The boycott had little impact, despite Perón’s personal appeal. Still, tensions between the owners of La Prensa and the Peronist movement grew to fever pitch, while Argentines became yet more polarized and the economic situation of the press as a whole rapidly deteriorated. Finally, nearly four years after the Teatro Colón meeting, Peronist news vendors mounted a total strike against the paper. When one newsworker died and fourteen were wounded in the ensuing violence, the minister of the interior intervened, formally declaring La Prensa’s closure. Police and congressional investigations began as the paper’s owner fled to Uruguay. In April 1951, the Argentine Congress invoked a constitutional provision that empowered the body to seize private property of public interest. Immediately, La Prensa and all of its productive infrastructure passed into the hands of the executive power, to be used “in the general interest and social perfection of the Argentine people.”

During the May Day celebrations two weeks later, Perón presented the union leaders who had organized the Teatro Colón gathering with the ultimate trophy: the newly expropriated La Prensa. A startlingly different newspaper soon hit the streets. Now property of the General Confederation of Labor (CGT)—the core of the Peronist movement—the new La Prensa had “ceased to be the capitalist instrument of a small group of proprietors to become the patriotic dominion of five million Argentine workers.” Just as the workers had occupied the space of elite culture on the night of March 7, 1947, they now ostensibly controlled what only months before had been the most powerful voice of that elite within the Argentine public sphere. From the Peronists’ “fourth enemy,” La Prensa had become, in the words of Perón himself, the “symbol of the New Press of the New Argentina.”

Peronism and the Transformation of the Argentine Press

The expropriation of the newspaper produced shock waves felt well beyond Argentina. Yet, as momentous as the Peronist seizure of La Prensa proved in itself, it also marked the culmination of an even more dramatic transformation of the entire Argentine newspaper industry. With the addition of the morning paper, Perón and his associates now controlled eight newspapers in the city of Buenos Aires alone, including what had been not just Argentina’s, but Latin America’s, five largest dailies at the time of Perón’s election in February 1946. Through a series of violent confrontations, backroom deals, economic pressures, and legal actions between 1946 and 1951, Juan Domingo Perón had managed to fashion the vast majority of one of the world’s more extensive and developed newspaper industries into an enormous quasi-state media empire.

The present study traces this unparalleled transformation of the Argentine press from the crises of the 1930s to the height and dissolution of the region’s archetypal populist experiment in the mid-1950s. This book is as much a history of the disputes that permeated the Argentine commercial press in the years 1930 to 1955 as it is a study of a key aspect of the growth and consolidation of Peronism as the focal point of Argentine political life. It is the story of the nation’s major newspaper institutions, their proprietors, and the newsworkers who daily created the media in the midst of a series of often debilitating ideological, economic, and political crises. At the same time, it is an account of the conflict-ridden emergence of the Argentine military, Juan Domingo Perón, and the urban working class as the major protagonists of a social transformation more profound than even its architects imagined.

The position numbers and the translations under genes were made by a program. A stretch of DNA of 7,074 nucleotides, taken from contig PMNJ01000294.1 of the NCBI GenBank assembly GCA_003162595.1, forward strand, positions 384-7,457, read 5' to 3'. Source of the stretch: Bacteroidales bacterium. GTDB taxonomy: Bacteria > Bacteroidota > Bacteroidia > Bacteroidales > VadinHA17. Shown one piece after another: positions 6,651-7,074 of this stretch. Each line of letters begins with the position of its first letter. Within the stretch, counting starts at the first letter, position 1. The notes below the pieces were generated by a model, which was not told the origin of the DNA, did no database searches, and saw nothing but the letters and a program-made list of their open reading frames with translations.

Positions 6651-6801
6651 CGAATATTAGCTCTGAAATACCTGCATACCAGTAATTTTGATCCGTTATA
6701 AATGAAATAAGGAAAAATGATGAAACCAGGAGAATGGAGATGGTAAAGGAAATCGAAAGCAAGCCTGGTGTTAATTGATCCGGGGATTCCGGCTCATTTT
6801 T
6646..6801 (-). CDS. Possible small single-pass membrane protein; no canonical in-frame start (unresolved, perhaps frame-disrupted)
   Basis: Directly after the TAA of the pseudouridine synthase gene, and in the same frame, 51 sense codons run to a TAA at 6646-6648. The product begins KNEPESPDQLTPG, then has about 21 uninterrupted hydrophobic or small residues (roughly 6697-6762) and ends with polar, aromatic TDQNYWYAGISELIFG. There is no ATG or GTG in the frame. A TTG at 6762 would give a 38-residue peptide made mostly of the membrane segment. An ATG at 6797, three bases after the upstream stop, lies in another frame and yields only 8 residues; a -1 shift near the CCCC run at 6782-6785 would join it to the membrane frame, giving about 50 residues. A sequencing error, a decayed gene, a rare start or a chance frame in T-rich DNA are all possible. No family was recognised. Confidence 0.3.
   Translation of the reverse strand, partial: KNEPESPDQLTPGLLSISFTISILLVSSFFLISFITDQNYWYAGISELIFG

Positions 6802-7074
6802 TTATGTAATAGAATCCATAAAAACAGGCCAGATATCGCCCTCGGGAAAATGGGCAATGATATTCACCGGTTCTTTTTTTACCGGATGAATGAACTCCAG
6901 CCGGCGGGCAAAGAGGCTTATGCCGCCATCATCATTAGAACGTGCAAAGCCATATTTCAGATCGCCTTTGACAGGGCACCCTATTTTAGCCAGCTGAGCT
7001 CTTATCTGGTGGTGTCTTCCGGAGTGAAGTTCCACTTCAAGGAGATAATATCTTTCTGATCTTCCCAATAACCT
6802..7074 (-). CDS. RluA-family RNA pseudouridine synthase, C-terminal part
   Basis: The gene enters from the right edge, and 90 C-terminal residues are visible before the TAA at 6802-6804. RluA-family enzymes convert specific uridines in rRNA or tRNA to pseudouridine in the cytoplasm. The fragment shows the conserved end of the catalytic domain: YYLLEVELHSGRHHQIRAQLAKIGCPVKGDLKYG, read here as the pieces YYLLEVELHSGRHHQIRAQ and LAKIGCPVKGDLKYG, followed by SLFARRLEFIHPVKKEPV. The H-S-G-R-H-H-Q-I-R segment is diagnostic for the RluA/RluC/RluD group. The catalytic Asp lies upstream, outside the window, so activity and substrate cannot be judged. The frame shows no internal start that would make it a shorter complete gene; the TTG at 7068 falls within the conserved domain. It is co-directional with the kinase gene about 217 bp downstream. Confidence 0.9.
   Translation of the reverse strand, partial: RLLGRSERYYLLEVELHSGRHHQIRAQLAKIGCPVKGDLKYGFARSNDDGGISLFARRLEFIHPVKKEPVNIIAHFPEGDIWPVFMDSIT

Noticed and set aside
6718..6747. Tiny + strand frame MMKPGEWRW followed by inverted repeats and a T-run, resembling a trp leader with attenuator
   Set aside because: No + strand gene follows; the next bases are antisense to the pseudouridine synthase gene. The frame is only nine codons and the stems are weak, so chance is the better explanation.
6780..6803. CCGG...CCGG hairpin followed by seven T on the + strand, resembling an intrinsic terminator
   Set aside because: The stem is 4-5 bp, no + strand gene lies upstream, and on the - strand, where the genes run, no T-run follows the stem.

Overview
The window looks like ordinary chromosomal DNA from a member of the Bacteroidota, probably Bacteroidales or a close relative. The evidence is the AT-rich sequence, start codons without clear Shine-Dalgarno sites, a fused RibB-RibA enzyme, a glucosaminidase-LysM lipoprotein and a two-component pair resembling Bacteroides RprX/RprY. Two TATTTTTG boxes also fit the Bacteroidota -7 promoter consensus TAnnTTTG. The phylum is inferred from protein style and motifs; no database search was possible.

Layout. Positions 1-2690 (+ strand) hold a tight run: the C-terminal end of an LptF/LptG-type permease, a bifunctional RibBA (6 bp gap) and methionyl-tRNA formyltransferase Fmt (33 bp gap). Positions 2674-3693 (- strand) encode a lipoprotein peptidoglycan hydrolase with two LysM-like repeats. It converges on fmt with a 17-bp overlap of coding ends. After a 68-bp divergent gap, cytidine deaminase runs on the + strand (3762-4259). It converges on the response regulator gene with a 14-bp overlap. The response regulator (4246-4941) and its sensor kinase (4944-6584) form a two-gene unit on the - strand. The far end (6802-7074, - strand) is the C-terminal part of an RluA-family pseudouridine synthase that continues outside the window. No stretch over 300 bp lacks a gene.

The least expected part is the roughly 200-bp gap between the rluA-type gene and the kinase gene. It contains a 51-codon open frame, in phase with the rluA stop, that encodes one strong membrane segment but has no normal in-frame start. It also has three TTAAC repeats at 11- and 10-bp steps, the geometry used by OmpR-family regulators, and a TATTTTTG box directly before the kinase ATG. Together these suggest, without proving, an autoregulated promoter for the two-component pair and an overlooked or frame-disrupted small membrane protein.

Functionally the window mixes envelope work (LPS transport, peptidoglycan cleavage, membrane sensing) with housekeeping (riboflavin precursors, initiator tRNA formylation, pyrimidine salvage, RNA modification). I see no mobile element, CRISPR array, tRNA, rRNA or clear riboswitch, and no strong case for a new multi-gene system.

The press conflicts of these years have largely escaped careful scrutiny by scholars of modern Argentina, despite the wealth of literature on Argentine populism and the great significance that Peronists themselves placed on control of the press. Though passing reference to conflicts with La Prensa are frequent in histories of Peronism, modern Argentina, and Latin American journalism, scholars have tended to overlook the experiences of other major Argentine newspapers and have left the narrative put forth in the wake of Perón’s overthrow in 1955 largely unchallenged. In this view, the history of the press in the Peronist years has become little more than a manifestation of Juan Domingo Perón’s authoritarian, unerring, relatively effortless, and perhaps inevitable subjugation of the whole range of institutions of Argentine civil society. In turn, those who have more directly engaged the question of populism and the Argentine media, as well as those scholars with a more nuanced understanding of Peronism’s complexity, have either left the specific process by which Peronists came to control the commercial press underexplored or strayed little from that same interpretive framework. For scholars of Peronism, then, the evolution of the movement’s relationship with the press has tended to serve primarily as an illustrative anecdote that has little to do with the historical development of the Argentine press and everything to do with the widening sphere of Peronist power; scholars of the media—far fewer in number—have tended to view the Peronist transformation of the press essentially as an aberration imposed from without, a sudden authoritarian intromission into the otherwise progressive development of an internally coherent, autonomous press.